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Australia calls the Great Barrier Reef a politically motivated warning

Australia has named a draft decision by the UN World Heritage Committee to consider the Great Reef Obstacle as its political motivation on its “danger” list.

Tian Xuejun, China’s deputy minister of education and chairman of the committee that selects UNESCO World Heritage Sites, proposed adding the world’s largest collection of coral reefs to the list of risks adverse effect climate change and coastal development.

The designation could eventually lead to the loss of the reef as a World Heritage Site, although officials said the list is intended to encourage emergency action to preserve a living structure that stretches 2,300km along the east coast of Australia.

Australian Environment Minister Sussan Ley said the government was “blinded” by the commission’s finding and complained of a lack of consultation and transparency. He added that Canberra will question the draft decision.

“When the proceedings are not followed, when the process is put in place five minutes before the draft decision is published, when my officials have received the certificates and I have done so, what else can you conclude but the policy?” He said.

When the World Heritage Committee is headed by a senior Chinese official, suspicions have been raised in Canberra that his diplomacy and trade clash with Beijing.

Sino-Australia relations have deteriorated since Canberra originated Covid-19 last year and Beijing has been questioned over setting tariffs on Australian wine and barley imports.

Ley said he and Australian Foreign Minister Marise Payne had already spoken to UNESCO Director-General Audrey Azoulay to complain about the draft decision.

Scientists underestimated the “endangered” suggestion list he was politically motivated. They said that in three years the three whitewashing events showed the need for the government to do more to tackle climate change.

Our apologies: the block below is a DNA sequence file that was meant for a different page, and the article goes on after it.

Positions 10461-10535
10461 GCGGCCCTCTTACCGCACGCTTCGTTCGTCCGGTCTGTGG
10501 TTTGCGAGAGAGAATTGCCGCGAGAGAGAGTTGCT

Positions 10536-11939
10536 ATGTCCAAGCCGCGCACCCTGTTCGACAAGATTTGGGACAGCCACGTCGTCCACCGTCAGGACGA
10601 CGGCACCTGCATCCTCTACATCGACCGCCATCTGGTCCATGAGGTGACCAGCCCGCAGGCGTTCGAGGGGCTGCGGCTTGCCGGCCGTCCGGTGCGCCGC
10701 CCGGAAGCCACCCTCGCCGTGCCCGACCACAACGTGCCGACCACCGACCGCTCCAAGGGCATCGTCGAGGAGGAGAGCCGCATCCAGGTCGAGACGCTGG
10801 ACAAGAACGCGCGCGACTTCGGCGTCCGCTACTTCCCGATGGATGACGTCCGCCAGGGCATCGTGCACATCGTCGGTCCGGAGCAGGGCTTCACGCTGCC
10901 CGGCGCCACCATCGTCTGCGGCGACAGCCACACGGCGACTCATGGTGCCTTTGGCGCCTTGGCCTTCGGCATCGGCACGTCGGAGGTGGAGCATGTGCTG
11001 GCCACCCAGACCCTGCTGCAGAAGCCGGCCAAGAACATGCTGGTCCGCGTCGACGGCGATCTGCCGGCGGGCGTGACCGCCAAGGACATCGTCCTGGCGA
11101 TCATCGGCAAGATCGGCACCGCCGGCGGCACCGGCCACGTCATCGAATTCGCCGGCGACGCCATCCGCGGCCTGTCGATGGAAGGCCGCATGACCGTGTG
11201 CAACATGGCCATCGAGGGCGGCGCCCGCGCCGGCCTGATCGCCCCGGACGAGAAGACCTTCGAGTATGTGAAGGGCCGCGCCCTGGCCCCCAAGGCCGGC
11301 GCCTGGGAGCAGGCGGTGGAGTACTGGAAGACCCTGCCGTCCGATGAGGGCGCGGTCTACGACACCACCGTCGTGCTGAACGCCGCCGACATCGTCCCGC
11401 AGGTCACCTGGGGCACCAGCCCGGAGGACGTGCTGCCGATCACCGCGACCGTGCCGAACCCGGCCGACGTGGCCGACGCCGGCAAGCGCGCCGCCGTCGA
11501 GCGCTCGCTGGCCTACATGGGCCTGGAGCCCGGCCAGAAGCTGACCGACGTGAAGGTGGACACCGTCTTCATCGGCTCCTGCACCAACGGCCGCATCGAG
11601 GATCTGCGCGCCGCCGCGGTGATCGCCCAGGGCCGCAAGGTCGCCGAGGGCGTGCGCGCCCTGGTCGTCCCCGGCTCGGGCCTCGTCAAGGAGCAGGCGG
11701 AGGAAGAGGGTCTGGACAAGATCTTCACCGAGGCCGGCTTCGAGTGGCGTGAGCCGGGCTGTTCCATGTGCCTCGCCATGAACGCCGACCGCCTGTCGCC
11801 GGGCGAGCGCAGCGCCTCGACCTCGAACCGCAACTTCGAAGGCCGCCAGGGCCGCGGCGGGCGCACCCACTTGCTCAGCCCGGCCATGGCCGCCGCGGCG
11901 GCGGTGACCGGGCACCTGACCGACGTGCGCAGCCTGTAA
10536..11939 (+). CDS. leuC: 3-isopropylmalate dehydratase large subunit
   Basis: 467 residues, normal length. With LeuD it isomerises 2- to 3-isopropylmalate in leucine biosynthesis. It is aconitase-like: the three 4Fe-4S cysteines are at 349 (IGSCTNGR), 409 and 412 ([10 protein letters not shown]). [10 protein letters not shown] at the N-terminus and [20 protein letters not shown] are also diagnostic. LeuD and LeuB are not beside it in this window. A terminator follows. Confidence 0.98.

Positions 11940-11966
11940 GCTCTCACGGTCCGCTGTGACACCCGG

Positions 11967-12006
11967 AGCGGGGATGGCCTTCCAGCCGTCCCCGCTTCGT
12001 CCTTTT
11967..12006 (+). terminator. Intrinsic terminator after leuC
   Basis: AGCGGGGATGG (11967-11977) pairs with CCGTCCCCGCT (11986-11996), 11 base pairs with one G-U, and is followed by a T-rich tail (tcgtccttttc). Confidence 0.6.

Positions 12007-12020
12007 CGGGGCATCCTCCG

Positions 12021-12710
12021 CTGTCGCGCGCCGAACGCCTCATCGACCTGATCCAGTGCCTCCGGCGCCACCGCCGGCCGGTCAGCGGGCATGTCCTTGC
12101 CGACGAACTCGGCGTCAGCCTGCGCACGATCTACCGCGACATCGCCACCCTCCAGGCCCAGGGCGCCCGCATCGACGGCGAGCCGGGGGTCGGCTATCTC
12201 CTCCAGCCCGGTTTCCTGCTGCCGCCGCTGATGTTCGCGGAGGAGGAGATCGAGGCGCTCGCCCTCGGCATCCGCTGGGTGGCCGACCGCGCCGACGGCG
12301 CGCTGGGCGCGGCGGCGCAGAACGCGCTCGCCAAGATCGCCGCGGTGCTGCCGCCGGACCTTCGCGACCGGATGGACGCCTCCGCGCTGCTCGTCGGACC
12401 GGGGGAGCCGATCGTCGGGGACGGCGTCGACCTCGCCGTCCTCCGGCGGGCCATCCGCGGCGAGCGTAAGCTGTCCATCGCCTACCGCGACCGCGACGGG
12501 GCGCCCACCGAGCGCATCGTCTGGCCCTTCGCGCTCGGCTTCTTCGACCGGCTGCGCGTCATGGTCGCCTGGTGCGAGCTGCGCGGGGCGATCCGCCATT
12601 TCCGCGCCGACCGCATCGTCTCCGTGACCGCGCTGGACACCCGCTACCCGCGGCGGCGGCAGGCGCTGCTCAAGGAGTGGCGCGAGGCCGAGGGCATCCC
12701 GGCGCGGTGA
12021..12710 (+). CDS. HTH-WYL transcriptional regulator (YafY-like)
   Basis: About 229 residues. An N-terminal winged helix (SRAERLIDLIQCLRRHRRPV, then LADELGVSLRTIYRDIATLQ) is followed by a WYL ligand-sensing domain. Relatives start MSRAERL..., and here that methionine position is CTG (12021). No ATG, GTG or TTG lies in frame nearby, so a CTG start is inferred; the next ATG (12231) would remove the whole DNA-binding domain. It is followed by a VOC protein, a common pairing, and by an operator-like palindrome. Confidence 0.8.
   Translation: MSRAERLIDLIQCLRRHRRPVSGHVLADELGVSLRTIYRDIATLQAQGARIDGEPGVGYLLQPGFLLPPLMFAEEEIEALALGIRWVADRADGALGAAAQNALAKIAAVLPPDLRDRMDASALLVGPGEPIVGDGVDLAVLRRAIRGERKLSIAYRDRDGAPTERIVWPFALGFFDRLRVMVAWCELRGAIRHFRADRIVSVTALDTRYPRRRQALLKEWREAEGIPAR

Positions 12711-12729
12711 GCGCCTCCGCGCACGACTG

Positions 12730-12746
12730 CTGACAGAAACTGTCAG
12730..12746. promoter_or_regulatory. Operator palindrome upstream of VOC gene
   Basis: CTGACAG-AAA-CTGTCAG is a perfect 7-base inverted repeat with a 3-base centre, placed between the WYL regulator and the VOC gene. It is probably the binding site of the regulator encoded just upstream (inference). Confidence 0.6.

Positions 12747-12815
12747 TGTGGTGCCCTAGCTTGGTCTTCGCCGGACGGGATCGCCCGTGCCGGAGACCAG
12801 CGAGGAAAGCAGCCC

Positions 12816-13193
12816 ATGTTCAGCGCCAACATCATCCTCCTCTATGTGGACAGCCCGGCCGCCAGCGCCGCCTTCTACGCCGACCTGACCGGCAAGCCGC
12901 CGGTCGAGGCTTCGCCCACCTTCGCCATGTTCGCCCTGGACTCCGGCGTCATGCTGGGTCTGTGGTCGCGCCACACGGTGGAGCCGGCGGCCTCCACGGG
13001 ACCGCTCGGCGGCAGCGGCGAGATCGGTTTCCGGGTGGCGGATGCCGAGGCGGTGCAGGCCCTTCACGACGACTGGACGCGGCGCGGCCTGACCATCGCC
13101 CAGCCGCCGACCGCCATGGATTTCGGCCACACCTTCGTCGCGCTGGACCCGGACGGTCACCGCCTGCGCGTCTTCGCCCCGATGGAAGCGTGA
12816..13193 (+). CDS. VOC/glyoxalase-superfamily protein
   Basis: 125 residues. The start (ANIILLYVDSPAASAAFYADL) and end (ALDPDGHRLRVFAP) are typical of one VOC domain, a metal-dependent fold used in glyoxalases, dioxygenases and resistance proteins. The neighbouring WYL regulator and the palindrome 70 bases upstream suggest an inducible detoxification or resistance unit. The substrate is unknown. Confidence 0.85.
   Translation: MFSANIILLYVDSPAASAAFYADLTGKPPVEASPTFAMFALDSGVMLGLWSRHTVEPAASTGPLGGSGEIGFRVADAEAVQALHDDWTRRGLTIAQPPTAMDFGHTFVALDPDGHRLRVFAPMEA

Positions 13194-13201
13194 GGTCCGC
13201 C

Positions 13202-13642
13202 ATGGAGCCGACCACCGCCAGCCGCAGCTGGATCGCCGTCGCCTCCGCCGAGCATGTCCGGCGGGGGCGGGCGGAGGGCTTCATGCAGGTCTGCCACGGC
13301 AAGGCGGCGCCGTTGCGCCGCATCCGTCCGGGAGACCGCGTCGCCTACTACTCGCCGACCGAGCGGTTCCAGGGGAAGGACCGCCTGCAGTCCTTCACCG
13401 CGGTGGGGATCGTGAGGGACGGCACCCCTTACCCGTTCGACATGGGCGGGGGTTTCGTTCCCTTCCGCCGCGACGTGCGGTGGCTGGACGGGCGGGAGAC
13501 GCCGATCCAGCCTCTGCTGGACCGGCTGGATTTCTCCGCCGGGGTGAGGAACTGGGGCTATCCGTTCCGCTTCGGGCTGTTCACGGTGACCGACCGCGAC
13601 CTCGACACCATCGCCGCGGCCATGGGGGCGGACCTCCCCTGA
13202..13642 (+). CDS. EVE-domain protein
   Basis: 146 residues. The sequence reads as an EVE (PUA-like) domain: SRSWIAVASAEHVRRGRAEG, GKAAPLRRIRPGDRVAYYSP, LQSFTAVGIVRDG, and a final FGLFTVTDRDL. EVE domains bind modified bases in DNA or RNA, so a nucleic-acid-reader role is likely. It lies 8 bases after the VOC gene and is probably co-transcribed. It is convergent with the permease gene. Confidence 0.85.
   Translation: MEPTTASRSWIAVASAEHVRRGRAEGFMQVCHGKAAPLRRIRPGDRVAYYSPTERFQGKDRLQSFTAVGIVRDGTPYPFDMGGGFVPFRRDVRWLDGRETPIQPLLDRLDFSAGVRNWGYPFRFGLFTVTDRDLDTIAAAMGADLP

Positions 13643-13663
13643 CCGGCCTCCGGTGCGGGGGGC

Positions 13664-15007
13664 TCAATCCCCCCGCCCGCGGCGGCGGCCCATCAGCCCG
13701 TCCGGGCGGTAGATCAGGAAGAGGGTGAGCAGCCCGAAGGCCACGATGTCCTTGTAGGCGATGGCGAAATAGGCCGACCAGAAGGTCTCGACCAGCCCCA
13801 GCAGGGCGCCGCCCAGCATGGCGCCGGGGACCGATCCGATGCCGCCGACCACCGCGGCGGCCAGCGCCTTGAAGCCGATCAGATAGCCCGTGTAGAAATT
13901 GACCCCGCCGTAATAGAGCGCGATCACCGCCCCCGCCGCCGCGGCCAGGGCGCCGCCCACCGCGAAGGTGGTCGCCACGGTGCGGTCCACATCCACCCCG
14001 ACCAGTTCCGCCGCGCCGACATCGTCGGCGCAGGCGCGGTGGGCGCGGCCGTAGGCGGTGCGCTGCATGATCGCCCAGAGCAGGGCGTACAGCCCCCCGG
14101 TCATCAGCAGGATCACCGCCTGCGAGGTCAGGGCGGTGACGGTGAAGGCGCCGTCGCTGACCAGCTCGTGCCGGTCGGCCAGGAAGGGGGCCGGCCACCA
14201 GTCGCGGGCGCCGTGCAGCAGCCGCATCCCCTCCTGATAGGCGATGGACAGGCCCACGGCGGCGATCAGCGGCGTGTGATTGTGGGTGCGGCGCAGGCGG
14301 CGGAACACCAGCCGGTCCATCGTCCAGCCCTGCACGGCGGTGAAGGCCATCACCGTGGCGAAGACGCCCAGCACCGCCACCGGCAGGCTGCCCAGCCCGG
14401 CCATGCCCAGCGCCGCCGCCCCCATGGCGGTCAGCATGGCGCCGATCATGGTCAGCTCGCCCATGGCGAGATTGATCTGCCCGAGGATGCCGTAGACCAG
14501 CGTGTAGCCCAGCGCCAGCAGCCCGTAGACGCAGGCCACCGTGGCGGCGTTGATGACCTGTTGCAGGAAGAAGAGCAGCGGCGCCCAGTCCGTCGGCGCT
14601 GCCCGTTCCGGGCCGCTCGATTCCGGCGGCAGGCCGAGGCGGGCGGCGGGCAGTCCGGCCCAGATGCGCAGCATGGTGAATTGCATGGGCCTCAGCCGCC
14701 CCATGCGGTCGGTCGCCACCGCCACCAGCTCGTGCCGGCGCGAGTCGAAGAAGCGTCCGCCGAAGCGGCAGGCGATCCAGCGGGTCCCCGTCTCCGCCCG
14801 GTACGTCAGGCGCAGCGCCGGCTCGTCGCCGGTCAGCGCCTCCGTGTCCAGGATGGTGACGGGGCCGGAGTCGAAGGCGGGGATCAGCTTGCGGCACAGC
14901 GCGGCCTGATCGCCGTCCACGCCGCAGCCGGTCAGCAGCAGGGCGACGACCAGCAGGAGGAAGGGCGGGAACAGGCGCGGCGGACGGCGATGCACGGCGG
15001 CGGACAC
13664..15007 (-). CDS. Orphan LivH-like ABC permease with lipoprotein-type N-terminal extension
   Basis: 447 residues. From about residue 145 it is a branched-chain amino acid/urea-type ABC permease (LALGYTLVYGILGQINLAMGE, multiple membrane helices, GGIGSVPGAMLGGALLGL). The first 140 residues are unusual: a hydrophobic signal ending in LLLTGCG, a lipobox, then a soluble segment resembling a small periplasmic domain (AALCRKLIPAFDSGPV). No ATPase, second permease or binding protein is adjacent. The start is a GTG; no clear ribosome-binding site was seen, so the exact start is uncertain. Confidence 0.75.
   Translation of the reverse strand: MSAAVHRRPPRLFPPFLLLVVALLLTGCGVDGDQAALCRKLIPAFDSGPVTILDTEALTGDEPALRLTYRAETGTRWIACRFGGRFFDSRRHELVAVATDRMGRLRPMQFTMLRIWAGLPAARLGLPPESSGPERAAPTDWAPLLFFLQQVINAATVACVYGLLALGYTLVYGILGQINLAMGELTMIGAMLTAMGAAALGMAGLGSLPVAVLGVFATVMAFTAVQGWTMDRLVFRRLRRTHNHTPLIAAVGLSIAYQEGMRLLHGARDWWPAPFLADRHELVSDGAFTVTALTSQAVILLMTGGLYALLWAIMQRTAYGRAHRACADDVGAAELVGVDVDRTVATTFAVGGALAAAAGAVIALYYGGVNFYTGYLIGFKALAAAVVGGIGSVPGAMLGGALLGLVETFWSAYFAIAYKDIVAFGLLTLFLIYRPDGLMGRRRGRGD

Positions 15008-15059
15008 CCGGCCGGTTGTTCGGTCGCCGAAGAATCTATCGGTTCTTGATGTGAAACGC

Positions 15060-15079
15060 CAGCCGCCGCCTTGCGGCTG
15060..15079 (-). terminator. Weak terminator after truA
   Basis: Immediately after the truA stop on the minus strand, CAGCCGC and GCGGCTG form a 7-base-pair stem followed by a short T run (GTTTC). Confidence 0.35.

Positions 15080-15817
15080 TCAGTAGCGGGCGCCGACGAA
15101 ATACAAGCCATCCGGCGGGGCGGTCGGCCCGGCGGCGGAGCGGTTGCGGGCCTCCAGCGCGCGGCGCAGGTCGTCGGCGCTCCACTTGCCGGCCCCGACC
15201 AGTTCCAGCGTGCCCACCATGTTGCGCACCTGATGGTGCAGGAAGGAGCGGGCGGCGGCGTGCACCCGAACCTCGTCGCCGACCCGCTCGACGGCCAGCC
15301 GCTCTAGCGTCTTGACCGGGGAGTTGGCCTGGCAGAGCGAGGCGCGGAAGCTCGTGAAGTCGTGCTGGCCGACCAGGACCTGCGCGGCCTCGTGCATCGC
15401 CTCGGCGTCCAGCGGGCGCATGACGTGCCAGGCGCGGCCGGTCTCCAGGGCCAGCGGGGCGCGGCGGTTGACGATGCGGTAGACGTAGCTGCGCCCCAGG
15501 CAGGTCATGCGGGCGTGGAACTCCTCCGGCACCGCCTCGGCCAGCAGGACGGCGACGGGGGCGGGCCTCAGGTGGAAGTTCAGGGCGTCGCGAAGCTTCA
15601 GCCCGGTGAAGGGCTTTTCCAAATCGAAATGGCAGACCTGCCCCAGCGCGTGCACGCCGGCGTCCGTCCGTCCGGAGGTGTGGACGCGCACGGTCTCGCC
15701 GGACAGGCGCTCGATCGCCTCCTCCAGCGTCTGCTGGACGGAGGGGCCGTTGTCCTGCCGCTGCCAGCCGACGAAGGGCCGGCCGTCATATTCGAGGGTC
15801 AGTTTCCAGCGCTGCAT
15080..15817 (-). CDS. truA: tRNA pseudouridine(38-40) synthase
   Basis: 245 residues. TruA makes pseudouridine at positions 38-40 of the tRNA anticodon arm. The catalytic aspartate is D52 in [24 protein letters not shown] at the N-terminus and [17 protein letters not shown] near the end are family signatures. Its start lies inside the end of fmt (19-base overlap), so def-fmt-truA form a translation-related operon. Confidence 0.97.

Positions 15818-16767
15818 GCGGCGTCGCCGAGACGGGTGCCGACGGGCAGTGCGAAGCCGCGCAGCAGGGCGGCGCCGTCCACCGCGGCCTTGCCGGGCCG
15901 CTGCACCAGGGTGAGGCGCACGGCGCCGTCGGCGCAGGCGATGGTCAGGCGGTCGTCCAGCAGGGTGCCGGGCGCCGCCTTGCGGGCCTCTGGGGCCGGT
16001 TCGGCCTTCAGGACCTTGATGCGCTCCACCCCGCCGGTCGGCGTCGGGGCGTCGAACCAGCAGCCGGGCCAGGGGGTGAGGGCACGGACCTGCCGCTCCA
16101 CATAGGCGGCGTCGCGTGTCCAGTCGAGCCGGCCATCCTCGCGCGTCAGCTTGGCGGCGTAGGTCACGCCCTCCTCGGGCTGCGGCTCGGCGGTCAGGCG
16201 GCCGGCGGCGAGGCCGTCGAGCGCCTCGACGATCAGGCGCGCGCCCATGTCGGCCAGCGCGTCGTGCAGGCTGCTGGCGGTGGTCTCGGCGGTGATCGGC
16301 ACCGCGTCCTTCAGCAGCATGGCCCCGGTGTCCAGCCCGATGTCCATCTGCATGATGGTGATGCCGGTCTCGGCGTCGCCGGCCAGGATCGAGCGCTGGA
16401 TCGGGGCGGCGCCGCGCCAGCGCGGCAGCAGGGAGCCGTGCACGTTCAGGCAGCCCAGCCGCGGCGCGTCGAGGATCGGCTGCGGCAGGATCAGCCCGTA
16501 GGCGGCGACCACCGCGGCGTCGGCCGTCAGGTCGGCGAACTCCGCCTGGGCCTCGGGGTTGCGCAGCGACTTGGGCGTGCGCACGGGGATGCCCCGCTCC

“I’m seeing some press coverage, saying that all of this is a plot of land in China, not to buy wine, lobster and to screw up the Barrier Reef.” I think it’s a long way off, considering that the draft decision released at night will be voted on by 21 countries, ”said Terry Hughes, a professor of marine biology at James Cook University.

The debate will accumulate more international pressure in CanberraThe US, UK and others have called for a national target of zero zero emissions by 2050.

In a draft decision to be voted on next month, the commission called on Canberra to “make clear commitments to address the threats of climate change, in line with the goals of the 2015 Paris Agreement, and to meet water quality targets more quickly.”

He noted that nearly a third of the surface’s coral water cover was lost in 2016 after the “bleaching” event – a process associated with warmer water than normal water that can create a normal mass. killing the coral.

The row on the “endangered” list came at a difficult time for the Australian Conservative coalition, which is embroiled in internal clashes over climate policy.

On Monday, Barnaby Joyce, a climate skeptic and supporter of coal mining, fired Michael McCormack as head of the national party, a member of the Liberal Party’s junior coalition and deputy prime minister of Australia. Joyce is expected to oppose any move to commit to a clean zero by 2050.

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